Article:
Looking back, I think I first saw the warning signs of having pulmonary sarcoidosis in 1994. I had always been active — I would often walk on my lunch breaks at my job. But then I started to have trouble catching my breath. I would get winded carrying groceries up the stairs. Or I would be talking to someone on the phone, and they would say I sounded winded.
Then in 1995, when I was 40, I suddenly got sick. I was vomiting often and getting very dehydrated. I started seeing a gastrointestinal (GI) specialist, thinking something was wrong in my digestive system. At one point, after a GI test, I ended up in the emergency room because I couldn't keep any fluids down. Doctors there ran a battery of standard tests, including a chest x-ray that revealed abnormal areas on my lungs.
Follow-up tests confirmed that I had sarcoidosis. It meant my immune system was creating clusters of cells in my lungs called granulomas. I learned that sarcoidosis can affect the whole body, and that my digestive problems were likely related to the effects the condition was having on my nerves and hormonal system.
My doctor explained to me that no one knows exactly what causes pulmonary sarcoidosis. But the result is that the immune system overreacts to infections or substances in the environment. Sarcoidosis happens more often in women and African Americans, which could have contributed to my risk. While the disease can run in families, that was not the case for me.
Seeking world-class care from sarcoidosis experts
My condition was manageable for a while. However in 2017, I could tell something wasn't right. Along with shortness of breath, I was coughing a lot and had to sleep sitting up at night. I saw different doctors about my condition, but I felt like more could be done to help me.
One day, while researching pulmonary sarcoidosis online, I came across a National Institutes of Health website that mentioned the Sarcoidosis Program at the Temple Lung Center. Only a handful of centers around the world are recognized as a Sarcoidosis Center of Excellence. The Temple Lung Center is one of them. So I called to make an appointment.
At Temple, I saw Rohit Gupta, MD, a pulmonologist and director of the sarcoidosis program at Temple. Dr. Gupta listened to my concerns. He was caring and, of course, very knowledgeable. I had a lot of questions and he took the time to provide thorough answers. I told Dr. Gupta that I had done my own research online and was concerned I might have pulmonary fibrosis — permanent scarring of the lungs due to the sarcoidosis. He ran tests to find out what was going on with me. Those tests confirmed that I did have pulmonary fibrosis.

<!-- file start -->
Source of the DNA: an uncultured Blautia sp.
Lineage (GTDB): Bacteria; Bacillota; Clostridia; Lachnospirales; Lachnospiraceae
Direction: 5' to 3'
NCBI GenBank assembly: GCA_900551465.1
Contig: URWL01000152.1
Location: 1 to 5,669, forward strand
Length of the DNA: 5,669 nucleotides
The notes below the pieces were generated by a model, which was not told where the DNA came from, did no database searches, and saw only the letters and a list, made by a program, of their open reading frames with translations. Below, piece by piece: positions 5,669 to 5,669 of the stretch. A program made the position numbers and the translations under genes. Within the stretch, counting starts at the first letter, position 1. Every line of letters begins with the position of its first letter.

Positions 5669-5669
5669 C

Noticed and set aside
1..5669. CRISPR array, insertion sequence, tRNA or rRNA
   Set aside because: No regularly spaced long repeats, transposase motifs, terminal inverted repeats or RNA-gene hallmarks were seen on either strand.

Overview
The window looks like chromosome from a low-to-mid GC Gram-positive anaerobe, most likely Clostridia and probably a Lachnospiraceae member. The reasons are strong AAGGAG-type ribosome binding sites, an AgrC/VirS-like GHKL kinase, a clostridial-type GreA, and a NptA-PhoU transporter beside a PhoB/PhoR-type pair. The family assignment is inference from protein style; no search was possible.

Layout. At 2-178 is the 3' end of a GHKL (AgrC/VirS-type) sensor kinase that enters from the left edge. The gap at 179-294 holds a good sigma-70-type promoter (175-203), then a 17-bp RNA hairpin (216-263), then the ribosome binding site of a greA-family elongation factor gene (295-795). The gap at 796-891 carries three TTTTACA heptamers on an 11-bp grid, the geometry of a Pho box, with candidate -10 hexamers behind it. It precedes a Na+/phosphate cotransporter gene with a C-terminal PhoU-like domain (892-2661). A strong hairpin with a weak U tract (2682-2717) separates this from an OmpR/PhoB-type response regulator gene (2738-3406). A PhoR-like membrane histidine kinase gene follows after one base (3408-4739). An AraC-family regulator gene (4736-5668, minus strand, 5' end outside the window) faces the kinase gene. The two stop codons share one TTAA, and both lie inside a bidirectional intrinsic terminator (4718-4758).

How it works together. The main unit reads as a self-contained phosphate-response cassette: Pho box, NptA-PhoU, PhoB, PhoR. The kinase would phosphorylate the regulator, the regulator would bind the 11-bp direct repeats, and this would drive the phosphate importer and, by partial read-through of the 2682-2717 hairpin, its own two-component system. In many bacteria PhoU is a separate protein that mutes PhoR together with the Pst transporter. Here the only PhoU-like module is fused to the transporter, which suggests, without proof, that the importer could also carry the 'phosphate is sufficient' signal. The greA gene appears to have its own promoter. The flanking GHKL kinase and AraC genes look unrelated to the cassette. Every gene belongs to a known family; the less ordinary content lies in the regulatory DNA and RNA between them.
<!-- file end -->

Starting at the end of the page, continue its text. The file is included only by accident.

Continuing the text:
Since Temple is a teaching hospital, its physicians stay up-to-date on the latest treatments and that knowledge benefits me and my condition. For instance, Dr. Gupta prescribed a medicine that helped reduce the inflammation in my lungs so that it was easier for me to breathe. No one had ever suggested that treatment to me before.
Managing my health over the years
I go back to Temple regularly to be tested and make sure that I’m not developing new complications. Dr. Gupta helps me stay on top of my medicines. Recently, for example, he helped me adjust a medication that suppresses my immune system so that my COVID-19 vaccine would be as effective as possible.
There isn’t a cure for sarcoidosis yet, but you can live with the condition. And that’s what I’m doing. Yes, I still get short of breath, especially when I climb stairs or bend over. However, I have learned to manage my symptoms better. For one thing, I take my time with tasks. I also avoid things that irritate my lungs, including polluted air. That’s why I let my daughter do the barbecuing when we have cookouts, because I can’t be around the smoke.
I’ve also learned ways to make the most of my lung function, like practicing pursed-lip breathing, where I breathe slowly in through my nose and out of my mouth. And sometimes I have to remind myself to breathe — for instance, when I bend to pick up something from the floor.
In Temple’s pulmonary rehabilitation program, I took part in exercise training. I try to stay as active as possible. At home, I play some gospel music or sometimes the oldies. I have a great time, and it gets me moving around. It’s also a great way to lift your mood - you can love music and it loves you back.
Finding strength in the sarcoidosis community
It also helps to know I’m not alone. Dr. Gupta told me about a sarcoidosis support group at Temple Health, which I attend regularly. Sometimes you learn things that other people are doing that can help you cope with sarcoidosis. Various medical experts join our group meetings as well. For example, a nutritionist talked to us about the importance of eating well.
My advice to other people who have pulmonary sarcoidosis? Get the care that is right for you, and don’t put it off. I’ve got the best doctors. The care I receive at Temple has helped make managing my condition a lot easier. You know that someone cares. You know that they’re knowledgeable, and that they can help you.
Ready for an appointment?
See a sarcoidosis specialist at a Temple Health location near you. Call 800-TEMPLE-MED (800-836-7536) or request an appointment.